Nick Collins might be unhappy with the status of contract talks — or, more accurately, that there haven't been talks — but that didn't stop him from enjoying his four days on the Packers' annual Tailgate Tour last week.
"That's part of the job, interacting with fans and people," a smiling Collins told Packer Report before signing a few hundred more autographs during the tour's final stop at Beaver Dam High School. "It's my fifth season, so this is a lot of fun."
Collins elected to skip most of the offseason program. Packers coach Mike McCarthy called it a "business" decision, as Collins enters the final year of his five-year rookie contract. Later, it was revealed Collins was dealing with personal issues, too.
Last week, in an interview with the Wisconsin State Journal, Collins' agent, Dave Butz Jr., confirmed those "personal family concerns" but said "despite any other issues or concerns, Nick would not be attending the offseason program — regardless of any family matters."
In an e-mail to Packer Report this week, Butz said there is "nothing new to report." And a source close to Collins told Packer Report that the Pro Bowl safety most likely will be absent when organized team activities start next week.
Collins, slated to make $3.045 million this season, did visit Green Bay for one week of the offseason program, and came away excited about his role in the new defense.
"It's a great defense," Collins said. "This is a defense that a safety would love to play in because you have a lot more freedom. You can just go out there and read the quarterback and have fun. I can't wait to just go out there on the field and have fun out there doing my job."
During the rides between tour stops, Collins studied the playbook. He downplayed the learning curve between the old and new schemes, saying the linebackers and defensive linemen faced the biggest changes.
Helping ease that transition will be new safeties coach Darren Perry. Perry played his first seven NFL seasons with the Pittsburgh Steelers — starting with three years when Dom Capers was defensive coordinator — so he knows the scheme from a player's perspective. He also was a secondary coach for Pittsburgh from 2003 through 2006 before spending the previous two seasons in Oakland.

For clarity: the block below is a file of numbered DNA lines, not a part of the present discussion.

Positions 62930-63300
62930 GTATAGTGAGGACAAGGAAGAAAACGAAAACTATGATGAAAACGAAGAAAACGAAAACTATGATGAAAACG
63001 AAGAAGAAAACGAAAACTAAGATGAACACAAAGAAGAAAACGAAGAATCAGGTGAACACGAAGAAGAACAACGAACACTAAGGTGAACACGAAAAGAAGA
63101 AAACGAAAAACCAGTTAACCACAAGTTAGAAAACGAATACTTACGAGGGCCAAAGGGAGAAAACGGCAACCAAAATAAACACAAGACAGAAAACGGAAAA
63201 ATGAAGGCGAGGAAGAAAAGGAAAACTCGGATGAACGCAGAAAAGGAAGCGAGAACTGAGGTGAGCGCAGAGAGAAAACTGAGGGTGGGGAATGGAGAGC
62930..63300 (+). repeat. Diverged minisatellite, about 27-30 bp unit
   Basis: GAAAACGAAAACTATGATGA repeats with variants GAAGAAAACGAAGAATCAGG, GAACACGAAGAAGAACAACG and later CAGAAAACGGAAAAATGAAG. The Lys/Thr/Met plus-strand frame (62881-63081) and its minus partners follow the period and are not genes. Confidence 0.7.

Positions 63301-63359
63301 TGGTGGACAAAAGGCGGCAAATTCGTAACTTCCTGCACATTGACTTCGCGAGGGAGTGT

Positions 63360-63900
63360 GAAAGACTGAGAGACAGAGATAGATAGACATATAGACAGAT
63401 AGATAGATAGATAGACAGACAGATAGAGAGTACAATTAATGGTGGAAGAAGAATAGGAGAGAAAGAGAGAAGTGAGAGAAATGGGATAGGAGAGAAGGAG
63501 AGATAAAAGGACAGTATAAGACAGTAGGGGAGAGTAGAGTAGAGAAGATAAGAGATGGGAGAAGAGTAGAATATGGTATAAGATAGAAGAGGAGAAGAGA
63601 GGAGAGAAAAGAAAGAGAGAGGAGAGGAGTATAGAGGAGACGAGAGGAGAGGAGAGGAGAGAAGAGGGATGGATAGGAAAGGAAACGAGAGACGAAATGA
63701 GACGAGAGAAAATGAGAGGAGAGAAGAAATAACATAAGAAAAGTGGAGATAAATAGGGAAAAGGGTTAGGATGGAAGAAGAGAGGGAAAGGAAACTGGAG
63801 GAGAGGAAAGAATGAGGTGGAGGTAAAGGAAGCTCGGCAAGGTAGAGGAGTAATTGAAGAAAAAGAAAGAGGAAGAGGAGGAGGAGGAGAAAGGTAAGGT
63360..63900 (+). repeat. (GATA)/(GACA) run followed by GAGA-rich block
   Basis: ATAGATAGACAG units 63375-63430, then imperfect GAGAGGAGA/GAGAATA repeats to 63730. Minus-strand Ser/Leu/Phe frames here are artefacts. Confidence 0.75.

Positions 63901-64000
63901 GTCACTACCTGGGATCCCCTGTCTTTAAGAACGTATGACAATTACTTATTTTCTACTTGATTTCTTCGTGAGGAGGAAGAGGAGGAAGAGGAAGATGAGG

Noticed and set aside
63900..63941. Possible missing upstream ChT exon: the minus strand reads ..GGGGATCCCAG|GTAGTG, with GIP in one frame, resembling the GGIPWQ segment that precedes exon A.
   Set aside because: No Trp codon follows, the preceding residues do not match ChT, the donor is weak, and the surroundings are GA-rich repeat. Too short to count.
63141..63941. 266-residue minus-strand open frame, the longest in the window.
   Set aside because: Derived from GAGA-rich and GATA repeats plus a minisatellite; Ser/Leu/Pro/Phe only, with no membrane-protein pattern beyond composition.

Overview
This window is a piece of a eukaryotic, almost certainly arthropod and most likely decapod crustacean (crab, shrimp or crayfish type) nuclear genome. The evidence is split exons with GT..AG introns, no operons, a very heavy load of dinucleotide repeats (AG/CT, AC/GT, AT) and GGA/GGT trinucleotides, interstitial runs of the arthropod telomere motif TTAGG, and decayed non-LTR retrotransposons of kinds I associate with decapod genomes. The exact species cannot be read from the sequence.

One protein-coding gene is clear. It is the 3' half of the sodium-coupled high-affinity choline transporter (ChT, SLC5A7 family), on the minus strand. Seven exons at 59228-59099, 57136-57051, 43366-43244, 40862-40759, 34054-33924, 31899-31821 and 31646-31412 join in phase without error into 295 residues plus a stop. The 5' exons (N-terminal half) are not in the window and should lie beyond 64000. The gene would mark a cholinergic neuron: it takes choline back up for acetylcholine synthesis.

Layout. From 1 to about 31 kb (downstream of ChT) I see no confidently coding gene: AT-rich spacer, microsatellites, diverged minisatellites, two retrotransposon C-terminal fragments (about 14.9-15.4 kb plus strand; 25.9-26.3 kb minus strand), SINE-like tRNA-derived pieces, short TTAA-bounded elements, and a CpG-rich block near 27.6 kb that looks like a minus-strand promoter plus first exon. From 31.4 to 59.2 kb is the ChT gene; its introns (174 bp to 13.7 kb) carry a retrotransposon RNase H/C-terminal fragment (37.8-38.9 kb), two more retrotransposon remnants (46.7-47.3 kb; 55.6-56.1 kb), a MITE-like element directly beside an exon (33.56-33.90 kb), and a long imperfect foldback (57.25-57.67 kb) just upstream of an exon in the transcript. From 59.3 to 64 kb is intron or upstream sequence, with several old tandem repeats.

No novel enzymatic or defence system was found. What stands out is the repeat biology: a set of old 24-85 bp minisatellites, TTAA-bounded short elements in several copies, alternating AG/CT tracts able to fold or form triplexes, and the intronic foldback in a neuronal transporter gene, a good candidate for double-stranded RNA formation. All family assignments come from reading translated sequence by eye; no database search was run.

"Awesome coach," Collins said. "He's into the game. He loves the game. He obviously played the game, so he knows a lot about the game. He played in the 3-4 scheme so all the safeties love him, and we just have to go out there and be on the same page and be the dominant defense that we're capable of being."
A highlight of Collins' offseason — besides the birth of his third child — was playing in his first Pro Bowl. Collins and teammate Charles Woodson tied for the NFC lead with seven interceptions, and Collins returned a league-high three of them for touchdowns.
"Oh, man, it was a great experience," he said of the week in Honolulu. "It was a great opportunity to just go out there and play with a lot of veteran guys. There was like 20 first-year players over there, so it was a lot of fun. They embraced us like family."
Along with playing cards with some of the players, Collins was awestruck by his visit to Pearl Harbor.
"I'm not really a history buff, but when I was in school, we had to learn about Pearl Harbor, so I was fortunate to be able to see it," he said. "That was a great experience. Just going into Pearl Harbor was awesome. Just being over there, period, was a lot of fun."
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Bill Huber is publisher of Packer Report magazine and PackerReport.com and has written for Packer Report since 1997. E-mail him at firstname.lastname@example.org, or leave him a question in Packer Report's subscribers-only Packers Pro Club forum. Bill also is giving Facebook and Twitter a try. Find him on Twitter at twitter.com/packerreport and Facebook.